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Racialised fear not new in the US: Why people with funny names don’t get jobs

Anger and resentment against Indian immigrant labourers bubbled over during the 1907 Bellingham riots, when a mob of white workers in Washington state dragged mostly Punjabi Sikh workers onto the streets and beat them viciously, venting the steam of fear and anxiety they felt that their jobs were being taken. Racialised fear is not new in America. A legal framework for justifying and appeasing this fear is also not new.

The 1923 court case, United States vs. Bhagat Singh Thind, was brought by an Indian man, born of high caste in Amritsar, who petitioned the US courts to paint him white.

Bhagat Singh Thind immigrated to California in 1913. He worked in a lumber yard to support himself, while he attended UC Berkeley. When the nation went to war, he enlisted. When he was discharged after World War I, it was honourably so. He aspired to be an attorney and so applied to become a citizen.

At this point, it’s worth considering some of the rights Thind was denied because he was not a citizen. In many states, it was illegal to own or lease property if you were not naturalised. Non-citizens were eligible for fewer and less varied jobs. This is what had prompted Bhagat Singh Thind to petition the courts in the first place. And of course, non-citizens cannot vote. The tangible benefits of citizenship do not paint the full picture. A person wouldn’t be considered American, even if he had fought for the country, even if he had lived here all his life, even if his children went to the local school, even if he spent significant time investing in his community, even if his taxes contributed to public works. Denial of citizenship amounted to social ostracisation in early 20th century America.

 Racialised fear not new in the US: Why people with funny names don’t get jobs

Bhagat Singh Thind at Camp Lewis. Courtesy: Wikimedia Commons

Akhay Kumar Mozumdar was the first "Hindu" person to be granted citizenship in the United States. He was part of a trickle of early Indian migration that would one day become a steady stream. Like Mazumdar, Bhagat Singh successfully petitioned the government for citizenship on the basis that he was a Caucasian man, ethnographically speaking. The Bureau of Naturalisation contested the lower court ruling, contending that being ethnographically Caucasian does not mean that a person is white in the colloquial sense. The case went to the Supreme Court.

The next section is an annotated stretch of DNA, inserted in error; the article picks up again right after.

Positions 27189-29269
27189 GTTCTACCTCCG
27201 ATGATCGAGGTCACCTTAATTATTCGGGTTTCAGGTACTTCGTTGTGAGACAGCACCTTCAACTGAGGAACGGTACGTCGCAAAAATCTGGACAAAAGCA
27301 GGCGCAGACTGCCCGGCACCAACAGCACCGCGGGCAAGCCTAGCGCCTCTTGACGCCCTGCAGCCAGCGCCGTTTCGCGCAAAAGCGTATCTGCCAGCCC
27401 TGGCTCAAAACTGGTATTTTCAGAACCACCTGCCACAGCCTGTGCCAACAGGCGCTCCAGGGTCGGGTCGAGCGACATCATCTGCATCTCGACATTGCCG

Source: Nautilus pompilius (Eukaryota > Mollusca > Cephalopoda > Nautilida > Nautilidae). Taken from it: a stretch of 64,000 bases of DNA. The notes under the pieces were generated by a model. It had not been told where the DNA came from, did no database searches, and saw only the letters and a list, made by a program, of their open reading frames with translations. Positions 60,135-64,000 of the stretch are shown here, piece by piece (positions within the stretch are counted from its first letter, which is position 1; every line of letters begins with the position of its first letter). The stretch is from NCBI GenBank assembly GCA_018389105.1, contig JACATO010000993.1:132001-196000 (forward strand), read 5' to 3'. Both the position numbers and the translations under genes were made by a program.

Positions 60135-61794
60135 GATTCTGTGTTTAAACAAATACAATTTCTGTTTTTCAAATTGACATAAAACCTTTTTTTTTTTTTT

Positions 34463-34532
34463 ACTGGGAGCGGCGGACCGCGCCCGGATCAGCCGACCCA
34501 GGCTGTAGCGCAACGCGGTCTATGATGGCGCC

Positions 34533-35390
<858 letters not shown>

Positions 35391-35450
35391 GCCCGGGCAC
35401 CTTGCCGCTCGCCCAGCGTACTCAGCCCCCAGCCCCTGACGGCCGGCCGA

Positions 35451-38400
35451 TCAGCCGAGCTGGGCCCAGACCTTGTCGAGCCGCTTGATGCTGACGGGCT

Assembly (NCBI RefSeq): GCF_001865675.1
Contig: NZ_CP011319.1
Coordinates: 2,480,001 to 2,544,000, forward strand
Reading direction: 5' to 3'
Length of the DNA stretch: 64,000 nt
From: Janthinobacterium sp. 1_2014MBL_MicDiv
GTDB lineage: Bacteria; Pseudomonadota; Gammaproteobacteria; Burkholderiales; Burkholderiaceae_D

It is pretty easy to debunk the "all are welcome" tagline that has beckoned many an immigrant. The fact is that a prerequisite for acceptance into American society — codified into law and wedged into language, evidenced by the shackles of the enslaved and the decimation of the native populations — has been whiteness. Whiteness, a nebulous concept, has changed in definition as America has changed. It originally meant northern and western European, eventually widening to admit the Irish, Mediterranean, Eastern European, and Near Eastern populations that made their way to America and fought to make space for themselves in American society.

The Immigration Act of 1917, sometimes referred to as the Asiatic Barred Zone Act, was yet another institutional reinforcement of racial exclusion. Included were a list of undesirable types (some gems: "idiots", "epileptics", "illiterates") and a list of nations from which people were forbidden to enter the US. The early 20th century was also the height of "yellow peril", which culminated in the passage of the Chinese Exclusion Act.

Fear-mongering can be found in many local papers, which claimed that Indians had poor work ethic and were "unassimilable". This emphasis on racial difference is found in Associate Justice George Sutherland’s majority opinion in United States v. Bhagat Singh Thind.

Denial of citizenship amounted to social ostracisation in early 20th century America

"The children of English, French, German, Italian, Scandinavian, and other European parentage, quickly merge into the mass of our population and lose the distinctive hallmarks of their European origin. On the other hand, it cannot be doubted that the children born in this country of Hindu parents would retain indefinitely the clear evidence of their ancestry," Sutherland wrote.

This "not worse, just different" basis for racial separation and disenfranchisement was the excuse for the Jim Crow laws that brutalised black populations. It was later struck down, because as everyone had always known, separate was not equal. When "different" is used to justify the denial of access to all aforementioned benefits of citizenship, "different" is surely worse. What is Justice Sutherland really saying? That Indians are just slightly too different to be equal.

The explicitly racial restrictions on naturalisation were done away with when President Harry Truman signed the Luce-Cellar Act of 1946. Still, under this act, only 100 Indians were allowed to immigrate to the US per year, until 1965, when the quotas were broadened.

Race is not static. It is an arbitrary and ever-shifting means of categorising. The sad truth is that the government and private entities arbitrate race and leverage it. We have not come so far from this truth. Though it is true that race cannot explicitly be the reason why an immigrant is not granted citizenship, it might be the reason why certain districts aren’t allowed access to early voting. It might be the reason why there are mandatory minimum sentences for nonviolent drug crimes. It might be the reason why the person with the funny name doesn’t get the job.

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Updated Date: Oct 25, 2016 12:07:11 IST

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